Get thee behind me, Satan!

For a few days this week temptation had me firmly in its grip. It tapped into my human nature to feel wanted and seduced me with the illusion of my own importance. Luckily common sense prevailed in the end.

And the temptation…..? Forfeiting my peaceful existence to once again pursue a full-time career opportunity. At first I was wooed by the flattery of being seen as the expert they needed, not to mention a very handsome salary. I fantasized about what I would be able to do with the extra money until the reality hit home. The financial benefits would come with a high volume of time commitments and personal sacrifices.

I visualized a set of scales with on one side the extra income and status and on the other the freedom and control of my workload that I have enjoyed over the last three years. An image of basking in the sun on the balcony of our house in South of France, enjoying a long leisurely lunch with my husband and our Cocker Spaniel as opposed to being locked in front of a computer screen working on the next research paper, came to mind. I realised there was no contest.

No doubt those of you in employment would probably struggle to understand my dilemma. However, I made the decision three years ago to step off the treadmill and take semi-retirement, working for myself.

Why would I go back to the stress of churning out journal articles, trying to please egotistical reviewers who take sadistical pleasure in their power to reject your hard work just because they can? Then there are the endless and pointless meetings, being frustrated with the higher educational system and single handedly trying to bring about  change.

Instead, I now choose what I want to get involved with, the people I want to work with, I choose what I write and where and when it is published. Above all, I have the time to devote to my clients and the intrinsic rewards it brings. It was a valuable lesson in reminding me of my priorities in life.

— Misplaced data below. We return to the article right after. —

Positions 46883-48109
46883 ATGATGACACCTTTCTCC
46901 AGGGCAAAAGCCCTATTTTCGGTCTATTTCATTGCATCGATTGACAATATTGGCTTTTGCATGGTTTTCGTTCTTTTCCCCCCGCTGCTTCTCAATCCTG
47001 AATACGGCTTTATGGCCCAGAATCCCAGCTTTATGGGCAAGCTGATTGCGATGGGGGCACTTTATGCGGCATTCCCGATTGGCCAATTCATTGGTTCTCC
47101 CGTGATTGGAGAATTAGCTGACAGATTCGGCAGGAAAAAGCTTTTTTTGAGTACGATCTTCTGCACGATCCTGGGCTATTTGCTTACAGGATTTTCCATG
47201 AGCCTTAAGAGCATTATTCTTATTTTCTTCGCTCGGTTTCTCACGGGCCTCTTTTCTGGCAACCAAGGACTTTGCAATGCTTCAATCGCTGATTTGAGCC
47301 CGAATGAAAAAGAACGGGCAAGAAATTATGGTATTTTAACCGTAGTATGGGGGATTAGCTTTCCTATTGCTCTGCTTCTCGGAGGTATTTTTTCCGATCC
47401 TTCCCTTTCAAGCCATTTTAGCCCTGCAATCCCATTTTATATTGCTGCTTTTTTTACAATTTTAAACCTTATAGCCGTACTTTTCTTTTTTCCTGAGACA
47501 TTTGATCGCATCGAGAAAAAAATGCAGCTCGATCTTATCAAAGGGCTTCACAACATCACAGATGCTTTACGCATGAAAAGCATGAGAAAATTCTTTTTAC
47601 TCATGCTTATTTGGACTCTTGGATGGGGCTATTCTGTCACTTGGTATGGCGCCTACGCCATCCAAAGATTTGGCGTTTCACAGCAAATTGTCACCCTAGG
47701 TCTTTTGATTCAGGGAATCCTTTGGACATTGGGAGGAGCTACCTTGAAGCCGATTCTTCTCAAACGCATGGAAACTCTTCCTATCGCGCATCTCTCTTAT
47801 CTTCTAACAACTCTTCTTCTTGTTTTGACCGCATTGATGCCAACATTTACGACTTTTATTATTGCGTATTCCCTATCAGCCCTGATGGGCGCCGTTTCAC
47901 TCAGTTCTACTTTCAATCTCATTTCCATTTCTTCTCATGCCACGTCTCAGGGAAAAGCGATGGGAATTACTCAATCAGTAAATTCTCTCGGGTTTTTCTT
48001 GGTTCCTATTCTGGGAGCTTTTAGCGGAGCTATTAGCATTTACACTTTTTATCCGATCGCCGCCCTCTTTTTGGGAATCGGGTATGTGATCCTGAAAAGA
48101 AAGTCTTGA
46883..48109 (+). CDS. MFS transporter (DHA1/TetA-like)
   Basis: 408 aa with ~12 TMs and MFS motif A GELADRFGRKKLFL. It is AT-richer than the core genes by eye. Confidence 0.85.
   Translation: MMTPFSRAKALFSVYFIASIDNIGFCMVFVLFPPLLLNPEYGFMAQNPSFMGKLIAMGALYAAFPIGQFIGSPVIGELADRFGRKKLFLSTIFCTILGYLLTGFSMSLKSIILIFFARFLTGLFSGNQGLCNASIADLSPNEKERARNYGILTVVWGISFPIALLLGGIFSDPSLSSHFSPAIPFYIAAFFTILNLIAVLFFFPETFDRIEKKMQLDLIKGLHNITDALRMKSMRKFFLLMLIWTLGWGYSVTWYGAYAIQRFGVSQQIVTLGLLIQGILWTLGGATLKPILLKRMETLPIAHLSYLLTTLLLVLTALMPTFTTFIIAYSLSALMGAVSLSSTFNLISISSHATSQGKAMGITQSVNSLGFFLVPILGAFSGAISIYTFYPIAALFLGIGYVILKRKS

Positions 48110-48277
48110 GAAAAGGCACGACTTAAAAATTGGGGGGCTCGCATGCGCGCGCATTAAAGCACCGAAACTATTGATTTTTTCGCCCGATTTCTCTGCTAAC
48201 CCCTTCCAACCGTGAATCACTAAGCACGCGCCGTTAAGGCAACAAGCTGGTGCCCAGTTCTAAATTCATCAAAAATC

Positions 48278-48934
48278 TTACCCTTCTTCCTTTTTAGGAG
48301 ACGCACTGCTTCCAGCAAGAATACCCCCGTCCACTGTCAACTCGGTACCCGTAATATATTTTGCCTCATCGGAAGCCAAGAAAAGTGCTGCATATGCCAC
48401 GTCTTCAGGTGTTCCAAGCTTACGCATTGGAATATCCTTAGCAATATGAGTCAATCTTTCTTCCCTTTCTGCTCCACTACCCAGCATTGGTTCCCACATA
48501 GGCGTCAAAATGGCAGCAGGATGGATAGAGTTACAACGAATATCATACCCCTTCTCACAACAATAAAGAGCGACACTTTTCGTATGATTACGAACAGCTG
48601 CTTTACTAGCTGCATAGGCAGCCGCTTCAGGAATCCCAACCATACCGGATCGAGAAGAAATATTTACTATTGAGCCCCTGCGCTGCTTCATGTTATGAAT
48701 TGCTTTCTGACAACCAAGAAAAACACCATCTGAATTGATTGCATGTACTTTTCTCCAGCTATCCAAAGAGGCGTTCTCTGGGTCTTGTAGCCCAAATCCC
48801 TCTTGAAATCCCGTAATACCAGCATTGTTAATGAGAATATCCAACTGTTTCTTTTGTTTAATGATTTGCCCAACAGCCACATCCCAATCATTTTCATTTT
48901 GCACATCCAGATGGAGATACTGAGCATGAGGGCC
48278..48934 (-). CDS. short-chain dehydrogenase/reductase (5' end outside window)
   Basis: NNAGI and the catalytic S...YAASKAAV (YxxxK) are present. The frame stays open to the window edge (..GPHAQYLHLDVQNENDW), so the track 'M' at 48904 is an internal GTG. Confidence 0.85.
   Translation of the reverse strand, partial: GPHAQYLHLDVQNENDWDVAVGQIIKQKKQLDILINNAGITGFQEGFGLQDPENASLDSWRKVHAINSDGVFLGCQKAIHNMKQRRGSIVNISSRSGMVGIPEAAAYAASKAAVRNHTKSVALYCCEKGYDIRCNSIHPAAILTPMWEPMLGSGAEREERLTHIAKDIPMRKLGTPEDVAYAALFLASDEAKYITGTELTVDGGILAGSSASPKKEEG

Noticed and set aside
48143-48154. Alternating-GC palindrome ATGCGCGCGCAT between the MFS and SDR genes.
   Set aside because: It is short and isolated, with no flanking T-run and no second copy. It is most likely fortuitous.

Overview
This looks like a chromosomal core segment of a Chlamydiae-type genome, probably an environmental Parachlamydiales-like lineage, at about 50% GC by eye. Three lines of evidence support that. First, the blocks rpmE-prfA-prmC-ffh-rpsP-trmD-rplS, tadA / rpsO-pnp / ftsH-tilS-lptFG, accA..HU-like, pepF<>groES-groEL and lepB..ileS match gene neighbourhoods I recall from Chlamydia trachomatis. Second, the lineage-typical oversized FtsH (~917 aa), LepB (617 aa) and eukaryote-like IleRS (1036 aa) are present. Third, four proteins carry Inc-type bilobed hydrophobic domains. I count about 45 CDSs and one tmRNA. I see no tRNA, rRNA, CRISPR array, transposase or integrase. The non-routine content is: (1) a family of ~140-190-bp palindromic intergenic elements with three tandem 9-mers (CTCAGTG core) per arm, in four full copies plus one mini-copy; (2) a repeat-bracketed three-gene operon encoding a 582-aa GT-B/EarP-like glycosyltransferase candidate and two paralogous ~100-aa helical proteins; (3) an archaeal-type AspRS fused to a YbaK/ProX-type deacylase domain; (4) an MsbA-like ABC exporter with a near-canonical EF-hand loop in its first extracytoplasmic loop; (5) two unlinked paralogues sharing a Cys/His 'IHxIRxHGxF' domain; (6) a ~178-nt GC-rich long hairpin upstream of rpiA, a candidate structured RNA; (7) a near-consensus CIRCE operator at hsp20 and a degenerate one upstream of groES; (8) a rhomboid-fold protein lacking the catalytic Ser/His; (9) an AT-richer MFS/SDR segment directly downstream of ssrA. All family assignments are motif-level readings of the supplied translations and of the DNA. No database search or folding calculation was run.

I would often work with my clients to support them in establishing what their priorities were and the boundaries they needed to create in order to protect those priorities. I had to do some self-coaching this week to answer the very same questions for myself. Priorities naturally emerge once we are clear about what our values are versus the values we allow others to impose on us.

I was fully aware of the price I would exact on my health, should I succumb to the temptation. One of the reasons I took a step back three years ago was the result of severe repetitive strain injury I developed following the years hunched over computers. Anyone suffering from the same would know the pain you are in during every waking hour. I learnt to live with it until the level of pain forced me to choose a different lifestyle. Better health therefore became a top priority for me.

I also had more time to enjoy what I love doing most, namely working as a 1:1 coach and the privilege of spending time with fascinating people. My husband and I have had the time to indulge in travelling, enjoying walks in the countryside and making precious memories with family and friends. Did I miss the salary? Not as much as I thought I would. Instead, I have lived a different lifestyle with different needs and the rewards were worth every minute of giving up the high salary.

In celebration of my decision, Scampy my elderly Spaniel and I went for a long walk on the golden beaches opposite my house, enjoying blue skies and mild weather. I would not have had the memories of our walk if I were yet again a slave to a salary. It affirmed that I had made the right choice.






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